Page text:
Harriet Lyon, 19, from North Yorkshire, has recently moved from the farm in Malton, North Yorkshire, to attend the Royal Agricultural University in Cirencester, Gloucestershire.
We will follow her over the course of the year to see what life as an agricultural student is like.
It’s been a few months since I updated you all and time here at university really has flown by!
Looking back, one of my highlights was the Christmas Ball. The decorations for it were out of this world, right down to a dance floor covered in fake snow. Christmas holidays came around and it was nice to be back up north, being able to spend time with friends and family.
A real treat over the holidays was getting all dressed up for a young farmers’ wedding, which was a perfect way to catch up with everybody. I had a few meet ups over the weeks off with my uni pals, including a day’s shooting and a night out for my 19th birthday. It was great to mix the two groups of friends together, as it’s much less effort if everyone can muck in with each other!
I spent the last week of the holidays practicing my trailer reversing, as I’d applied to do my test through the university which skipped a lot of waiting as they already pre-booked slots and made it cheaper. Both my uncle and boyfriend were very patient as I tried to get my head around which way sent the trailer where!
Anyway, I went and did my test. While on the route, I kept thinking it was rather a busy town, but of course had no idea where I was, perhaps worked in my favor when I learnt I’d been driving through the middle of Cheltenham and on the M5!
Last term, I was undecided on whether I’d chosen the right course - I was finding the mathematical module hard. After a meeting with my personal tutor though I decided to just knuckle down. My current modules now are more agricultural, which is much more my cup of tea.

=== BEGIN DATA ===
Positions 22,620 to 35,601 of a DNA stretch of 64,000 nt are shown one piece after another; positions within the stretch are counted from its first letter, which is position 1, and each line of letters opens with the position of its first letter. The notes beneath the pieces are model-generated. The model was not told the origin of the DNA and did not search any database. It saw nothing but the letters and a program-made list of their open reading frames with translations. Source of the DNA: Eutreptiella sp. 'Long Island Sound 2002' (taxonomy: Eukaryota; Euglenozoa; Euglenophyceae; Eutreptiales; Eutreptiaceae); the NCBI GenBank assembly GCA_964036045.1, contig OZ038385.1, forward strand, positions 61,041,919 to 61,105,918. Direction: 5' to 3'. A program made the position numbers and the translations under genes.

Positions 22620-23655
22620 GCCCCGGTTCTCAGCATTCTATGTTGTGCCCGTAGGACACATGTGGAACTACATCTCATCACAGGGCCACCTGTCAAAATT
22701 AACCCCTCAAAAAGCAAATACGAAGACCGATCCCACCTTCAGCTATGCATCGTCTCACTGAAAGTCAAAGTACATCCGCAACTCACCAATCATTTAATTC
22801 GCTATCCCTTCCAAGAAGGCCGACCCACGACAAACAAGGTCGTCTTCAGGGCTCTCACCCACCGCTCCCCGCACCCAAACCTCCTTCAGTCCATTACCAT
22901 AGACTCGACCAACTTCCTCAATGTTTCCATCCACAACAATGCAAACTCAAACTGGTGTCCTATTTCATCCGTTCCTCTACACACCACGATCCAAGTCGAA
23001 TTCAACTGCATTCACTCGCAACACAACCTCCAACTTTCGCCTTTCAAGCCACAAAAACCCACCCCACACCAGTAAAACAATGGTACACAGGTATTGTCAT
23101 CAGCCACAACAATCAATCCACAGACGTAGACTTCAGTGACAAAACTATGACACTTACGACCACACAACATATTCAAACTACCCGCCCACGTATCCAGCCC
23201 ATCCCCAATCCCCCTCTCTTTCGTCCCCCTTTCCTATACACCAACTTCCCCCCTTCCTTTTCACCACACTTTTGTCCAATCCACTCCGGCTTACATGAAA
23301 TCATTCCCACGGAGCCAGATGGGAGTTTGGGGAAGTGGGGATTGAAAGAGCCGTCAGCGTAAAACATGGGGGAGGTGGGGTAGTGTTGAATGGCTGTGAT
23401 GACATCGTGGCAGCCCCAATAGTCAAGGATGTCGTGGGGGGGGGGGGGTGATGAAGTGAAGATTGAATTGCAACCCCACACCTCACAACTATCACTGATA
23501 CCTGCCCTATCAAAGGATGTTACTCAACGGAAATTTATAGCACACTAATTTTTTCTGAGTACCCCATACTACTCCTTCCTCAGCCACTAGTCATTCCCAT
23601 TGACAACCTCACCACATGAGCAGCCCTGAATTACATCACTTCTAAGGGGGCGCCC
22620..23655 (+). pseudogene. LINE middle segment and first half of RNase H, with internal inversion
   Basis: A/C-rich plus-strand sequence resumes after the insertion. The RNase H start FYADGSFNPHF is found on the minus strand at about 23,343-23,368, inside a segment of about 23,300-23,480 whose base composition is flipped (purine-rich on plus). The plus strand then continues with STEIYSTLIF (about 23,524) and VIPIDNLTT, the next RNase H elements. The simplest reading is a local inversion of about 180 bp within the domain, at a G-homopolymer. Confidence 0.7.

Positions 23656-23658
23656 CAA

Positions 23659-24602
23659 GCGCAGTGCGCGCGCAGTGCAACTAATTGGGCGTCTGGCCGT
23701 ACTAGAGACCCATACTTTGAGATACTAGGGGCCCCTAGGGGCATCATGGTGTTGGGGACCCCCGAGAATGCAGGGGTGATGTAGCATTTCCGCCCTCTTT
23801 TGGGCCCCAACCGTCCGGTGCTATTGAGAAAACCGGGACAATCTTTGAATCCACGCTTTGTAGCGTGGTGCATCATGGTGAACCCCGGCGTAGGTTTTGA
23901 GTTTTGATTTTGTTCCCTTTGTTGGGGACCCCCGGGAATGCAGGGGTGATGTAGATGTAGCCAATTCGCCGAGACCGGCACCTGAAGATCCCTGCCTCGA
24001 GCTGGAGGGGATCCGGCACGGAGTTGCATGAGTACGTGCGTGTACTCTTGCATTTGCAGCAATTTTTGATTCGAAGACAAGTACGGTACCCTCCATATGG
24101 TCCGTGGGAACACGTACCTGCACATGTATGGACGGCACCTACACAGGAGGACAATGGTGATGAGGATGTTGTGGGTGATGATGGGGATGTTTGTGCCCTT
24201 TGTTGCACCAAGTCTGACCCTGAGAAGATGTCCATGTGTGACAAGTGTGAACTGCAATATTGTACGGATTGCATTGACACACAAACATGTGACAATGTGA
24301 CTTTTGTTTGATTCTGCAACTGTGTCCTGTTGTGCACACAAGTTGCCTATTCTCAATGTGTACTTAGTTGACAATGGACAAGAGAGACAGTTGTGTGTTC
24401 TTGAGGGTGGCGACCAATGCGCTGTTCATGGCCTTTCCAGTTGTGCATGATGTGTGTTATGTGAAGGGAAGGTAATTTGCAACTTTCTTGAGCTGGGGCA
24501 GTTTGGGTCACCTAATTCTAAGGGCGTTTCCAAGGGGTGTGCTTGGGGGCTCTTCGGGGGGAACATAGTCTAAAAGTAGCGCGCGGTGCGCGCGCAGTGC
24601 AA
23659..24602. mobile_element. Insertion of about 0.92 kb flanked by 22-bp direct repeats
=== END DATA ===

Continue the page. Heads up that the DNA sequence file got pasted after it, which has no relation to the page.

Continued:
We’d also got into the habit of going outside and throwing a rugby ball between ourselves, which is simple but such a nice way of getting out of your room and not getting ‘cabin-fever’ as we all put it.
Little did we know that within a week cabin fever would be the norm for most of the population, with the Government’s Covid-19 lockdown coming into force. It all caught me by surprise a bit as I didn’t have a television at uni.
We all woke up to messages that Monday morning saying to check our emails. I thought it was a joke at first when I read that my lectures would be online and university life as I knew it wouldn’t return until my second year!
My last day was rather a sad day. I was packing up inside and looking out to the picturesque scenes of the grounds where I would miss spending summer evenings, as I had imagined.
Everyone that was left made the best of the bad situation. A cricket bat was found and we played all afternoon all thinking the same thing, that we’d been robbed of what would have been a special term culminating with our first May Ball. At least the annual Harper v Ciren rugby match was able to go ahead.
Of course, it was a sad but inevitable decision. It’s been quite heartbreaking to be in lockdown and unable to meet up with friends and family. I think it’s hit me especially hard as I’d been so used to being in company all the time. To come back to living pretty much in the middle of nowhere has been difficult. One thing that did cheer me up was seeing my brother’s lambs.
After a few days of being sad, I decided to do something about it and have got a job milking. I’d no experience of dairy cows and even less of getting up at 4.30am, but it’s been the best thing I could have done. It’s earning me some money and keeping me sane. It’s an organic dairy with nearly 300 cows and as well as milking I’m helping rear calves.
It would be easy to forget all about uni, but lectures have finally moved online and I’m trying to get into a routine of doing a bit of work on the days I’m not milking. I’ll keep you in the loop with how that goes!